The Old Guard/Volume 1/Issue 2/Governor Parker's Inaugural Address

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The Old Guard
Volume 1, Issue 2 (February, 1863): Governor Parker's Inaugural Address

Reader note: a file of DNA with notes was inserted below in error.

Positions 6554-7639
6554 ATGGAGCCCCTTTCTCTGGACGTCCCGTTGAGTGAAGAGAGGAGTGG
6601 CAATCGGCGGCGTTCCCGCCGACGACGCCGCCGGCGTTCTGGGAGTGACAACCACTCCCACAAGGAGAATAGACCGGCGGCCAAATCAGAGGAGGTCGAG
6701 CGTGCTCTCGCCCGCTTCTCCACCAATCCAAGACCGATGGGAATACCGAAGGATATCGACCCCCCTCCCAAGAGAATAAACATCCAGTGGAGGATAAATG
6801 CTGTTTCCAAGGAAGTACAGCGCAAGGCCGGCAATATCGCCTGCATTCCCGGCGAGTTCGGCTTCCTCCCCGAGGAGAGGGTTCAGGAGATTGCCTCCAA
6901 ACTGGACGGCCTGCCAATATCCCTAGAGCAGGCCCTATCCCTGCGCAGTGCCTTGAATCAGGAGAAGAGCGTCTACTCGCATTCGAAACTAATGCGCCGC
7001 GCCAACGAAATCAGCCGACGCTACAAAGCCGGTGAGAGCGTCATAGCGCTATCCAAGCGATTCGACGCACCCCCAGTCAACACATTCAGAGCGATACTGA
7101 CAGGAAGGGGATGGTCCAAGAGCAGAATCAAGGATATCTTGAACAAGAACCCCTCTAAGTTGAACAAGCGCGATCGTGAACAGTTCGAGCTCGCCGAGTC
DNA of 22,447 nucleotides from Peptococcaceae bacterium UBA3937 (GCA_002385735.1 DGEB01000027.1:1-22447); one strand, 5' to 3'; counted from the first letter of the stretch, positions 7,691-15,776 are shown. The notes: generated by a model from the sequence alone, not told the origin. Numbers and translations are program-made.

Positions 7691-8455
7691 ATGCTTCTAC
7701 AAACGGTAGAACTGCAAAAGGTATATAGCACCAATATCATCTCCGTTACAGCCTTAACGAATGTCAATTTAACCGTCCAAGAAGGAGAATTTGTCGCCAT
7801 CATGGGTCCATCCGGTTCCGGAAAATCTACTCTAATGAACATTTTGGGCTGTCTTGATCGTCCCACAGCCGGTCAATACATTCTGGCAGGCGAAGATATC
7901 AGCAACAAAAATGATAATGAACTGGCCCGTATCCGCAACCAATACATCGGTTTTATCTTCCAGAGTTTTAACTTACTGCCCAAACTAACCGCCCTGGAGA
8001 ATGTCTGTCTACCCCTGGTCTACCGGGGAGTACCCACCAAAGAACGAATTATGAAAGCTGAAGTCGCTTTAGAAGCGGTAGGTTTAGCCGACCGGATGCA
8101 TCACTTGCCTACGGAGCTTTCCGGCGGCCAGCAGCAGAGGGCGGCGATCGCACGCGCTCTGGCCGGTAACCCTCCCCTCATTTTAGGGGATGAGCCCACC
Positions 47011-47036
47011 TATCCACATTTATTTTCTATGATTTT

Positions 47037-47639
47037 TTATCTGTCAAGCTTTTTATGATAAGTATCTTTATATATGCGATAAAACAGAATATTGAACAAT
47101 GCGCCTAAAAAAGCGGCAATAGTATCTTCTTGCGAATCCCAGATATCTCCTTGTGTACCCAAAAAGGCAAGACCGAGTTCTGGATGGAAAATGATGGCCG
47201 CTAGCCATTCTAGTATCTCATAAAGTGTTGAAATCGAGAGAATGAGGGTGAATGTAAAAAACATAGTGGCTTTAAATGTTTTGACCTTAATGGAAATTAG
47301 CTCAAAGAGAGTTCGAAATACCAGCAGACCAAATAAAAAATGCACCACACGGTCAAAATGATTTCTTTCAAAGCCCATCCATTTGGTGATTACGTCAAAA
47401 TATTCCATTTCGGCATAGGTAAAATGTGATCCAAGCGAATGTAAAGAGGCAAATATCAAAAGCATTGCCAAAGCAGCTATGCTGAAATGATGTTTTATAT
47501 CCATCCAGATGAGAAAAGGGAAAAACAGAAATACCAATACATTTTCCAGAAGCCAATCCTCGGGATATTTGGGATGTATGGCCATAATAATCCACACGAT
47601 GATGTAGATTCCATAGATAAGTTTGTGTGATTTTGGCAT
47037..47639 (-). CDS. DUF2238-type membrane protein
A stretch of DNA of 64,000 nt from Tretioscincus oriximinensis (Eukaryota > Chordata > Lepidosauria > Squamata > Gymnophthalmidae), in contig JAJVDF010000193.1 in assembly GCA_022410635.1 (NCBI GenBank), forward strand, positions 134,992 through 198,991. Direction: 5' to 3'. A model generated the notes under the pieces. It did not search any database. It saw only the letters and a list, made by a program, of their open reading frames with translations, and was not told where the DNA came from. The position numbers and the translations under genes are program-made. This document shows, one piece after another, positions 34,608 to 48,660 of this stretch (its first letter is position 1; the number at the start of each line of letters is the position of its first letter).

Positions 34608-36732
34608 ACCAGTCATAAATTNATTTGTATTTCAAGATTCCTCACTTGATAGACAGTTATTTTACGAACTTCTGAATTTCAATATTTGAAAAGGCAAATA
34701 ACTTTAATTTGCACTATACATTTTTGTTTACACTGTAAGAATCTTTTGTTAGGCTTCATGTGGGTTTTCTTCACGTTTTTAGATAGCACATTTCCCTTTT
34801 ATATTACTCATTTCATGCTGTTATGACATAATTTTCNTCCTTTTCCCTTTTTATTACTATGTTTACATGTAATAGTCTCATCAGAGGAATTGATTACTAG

The Inaugural Address of Governor Parker, of New Jersey, is received throughout the country with the strongest expressions of approval by all true friends of the constitution and laws. The abuse it receives from the abolition papers is another evidence that it is a statesman-like and patriotic document. In some respects it is a bolder and an abler paper than the message of Gov. Seymour, and places Gov. Parker in the front ranks of the strong, true men who are to stay the destructive sweep or revolution, and restore to the people the reign of constitutional and statute laws. We have seen no public document that goes more thoroughly to the root of the Executive usurpation and tyranny that have disgraced and justly alarmed the nation for the last two years. It is almost the first full and clear announcement of the time-honored principles of State-rights, which have been held as the palladium of liberty from the foundation of our government, that we have listened to since the dark hour that placed this abolition federal administration in power. Gov. Olden, although not the most rabid type of abolitionist, has permitted the Federal Government to override the Constitution and laws of the State of New Jersey. And even men who were elected to the last legislature as Democrats, officially reported that there was "no cause for action" in cases where the State laws had been stricken down, and the most sacred rights of our citizens trampled upon by the heel of federal power. Gov. Parker’s address sets the seal of condemnation upon these dangerous and insulting wrongs. Under his administration New Jersey is to be a State again—it is to have rights, and her people are to enjoy the security and protection which the laws and the Constitution throw around every citizen. With this return of law and order Gov. Parker will identify his name. His position as Governor of the only Northern State that did not cast its electoral vote for Lincoln will draw the attention of the nation to his administration, and will enable him to bear a leading part in the grand work of snatching the nation from the consuming fires of anarchy and revolution, in which Lincoln and his party are engulphing it. If his courage and firmness are equal to the great work before him, and which he has so happily begun, he will leave a name which will occupy one of the brightest pages in American history. The fame of saving one’s country in the time of peril is often greater than the glory of establishing it. The deeds of Washington and the heroes of the Revolution will slip into comparative oblivion, unless the ship of State can be safely guided out of this all-devouring mælstrom of abolitionism. If this lawless and destructive spirit is not arrested, we shall break, not into one, but a dozen governments. No nation can long hold together with a dominant party teaching that there is a higher law than the constitution, and that compacts and laws are to be disregarded when they come in the way of their fancies and prejudices.